MIT Goals & Objectives
GoalsThe goal of the Media, Information and Technoculture (MIT) program is to offer critical, interdisciplinary analysis of the institutions, practices, and cultural meanings associated with technologies of communication, information, knowledge, learning, and entertainment.
The perspective of the program is critical, creative, and cross-disciplinary:
- Critical in that it not only rigorously examines the strengths of our society's technology and communication systems but also uncovers their crises, conflicts and structures of control.
- Creative in that it pays attention to emerging cultural values, practices and institutions within the spheres of media, technology, and information.
- Cross-disciplinary in that it brings to bear on these issues a variety of theoretical perspectives, including those from cultural studies, political economy, history, psychology, education, journalism, computer science, design, law, and information science.
ObjectivesAs a student in the MIT three-year or four-year program, you will:
- Gain an understanding of the practical, theoretical, historical, social and cultural contexts of media, information, and technology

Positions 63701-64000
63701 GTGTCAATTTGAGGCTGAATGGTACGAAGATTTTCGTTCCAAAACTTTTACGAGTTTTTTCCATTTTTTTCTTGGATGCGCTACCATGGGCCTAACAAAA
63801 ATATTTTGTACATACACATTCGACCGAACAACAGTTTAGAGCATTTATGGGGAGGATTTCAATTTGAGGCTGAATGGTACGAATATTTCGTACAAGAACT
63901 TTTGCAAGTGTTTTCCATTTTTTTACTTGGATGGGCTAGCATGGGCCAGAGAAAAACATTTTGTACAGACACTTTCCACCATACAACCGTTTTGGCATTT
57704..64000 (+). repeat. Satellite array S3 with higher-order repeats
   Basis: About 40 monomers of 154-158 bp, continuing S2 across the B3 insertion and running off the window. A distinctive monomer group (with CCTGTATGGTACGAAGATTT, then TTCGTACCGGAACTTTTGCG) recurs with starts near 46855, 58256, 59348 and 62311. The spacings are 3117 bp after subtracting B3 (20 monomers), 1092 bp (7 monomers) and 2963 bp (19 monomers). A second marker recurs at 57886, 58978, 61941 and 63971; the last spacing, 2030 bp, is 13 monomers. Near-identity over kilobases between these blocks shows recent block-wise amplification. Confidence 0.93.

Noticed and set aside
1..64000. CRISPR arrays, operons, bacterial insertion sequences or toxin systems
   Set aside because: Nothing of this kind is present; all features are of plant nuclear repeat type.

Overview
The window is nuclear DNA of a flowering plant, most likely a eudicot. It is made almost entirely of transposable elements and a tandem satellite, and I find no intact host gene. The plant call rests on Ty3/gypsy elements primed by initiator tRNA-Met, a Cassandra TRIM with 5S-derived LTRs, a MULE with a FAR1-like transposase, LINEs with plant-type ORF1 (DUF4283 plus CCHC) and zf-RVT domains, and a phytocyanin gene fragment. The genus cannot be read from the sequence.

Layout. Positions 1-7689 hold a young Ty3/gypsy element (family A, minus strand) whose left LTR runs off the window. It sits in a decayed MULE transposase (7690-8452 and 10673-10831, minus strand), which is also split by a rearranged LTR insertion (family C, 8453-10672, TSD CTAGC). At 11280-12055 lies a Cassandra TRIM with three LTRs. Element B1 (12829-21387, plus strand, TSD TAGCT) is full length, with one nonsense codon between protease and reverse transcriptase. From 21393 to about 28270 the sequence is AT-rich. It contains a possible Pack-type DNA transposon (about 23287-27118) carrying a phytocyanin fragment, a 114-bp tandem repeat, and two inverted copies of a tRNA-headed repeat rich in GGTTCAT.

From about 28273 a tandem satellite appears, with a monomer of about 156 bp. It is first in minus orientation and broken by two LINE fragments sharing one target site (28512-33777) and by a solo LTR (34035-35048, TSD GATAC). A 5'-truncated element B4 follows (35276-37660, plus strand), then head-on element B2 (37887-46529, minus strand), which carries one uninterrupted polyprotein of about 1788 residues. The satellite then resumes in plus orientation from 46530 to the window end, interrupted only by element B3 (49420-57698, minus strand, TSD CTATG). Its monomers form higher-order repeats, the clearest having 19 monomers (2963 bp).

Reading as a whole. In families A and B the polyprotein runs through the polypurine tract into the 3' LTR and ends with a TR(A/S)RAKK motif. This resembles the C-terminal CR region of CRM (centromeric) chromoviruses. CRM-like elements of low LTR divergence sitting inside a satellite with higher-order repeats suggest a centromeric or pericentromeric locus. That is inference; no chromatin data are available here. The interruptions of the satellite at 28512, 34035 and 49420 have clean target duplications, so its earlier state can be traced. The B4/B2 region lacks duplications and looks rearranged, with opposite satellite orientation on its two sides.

- Become aware of information as a resource, understand the range of information sources available in an area of interest, and be able to find, retrieve, and critically evaluate information and information resources
- Learn how the media of information, communication, news and entertainment are related to culture, ideology, and identity formation
- Explore cultural responses to technology, the forms they may take and the way relations between humans and technology create different kinds of cultures or "technocultures"
- Examine patterns of thought, cognition, interaction, culture, or power embodied in the design and use of information technologies
- Gain an understanding of the processes and institutions involved in creating and disseminating information, entertainment, and knowledge
- Explore the connections between the control of information/communication technologies and democracy, the public sphere, capital accumulation, labour and occupations, and the environment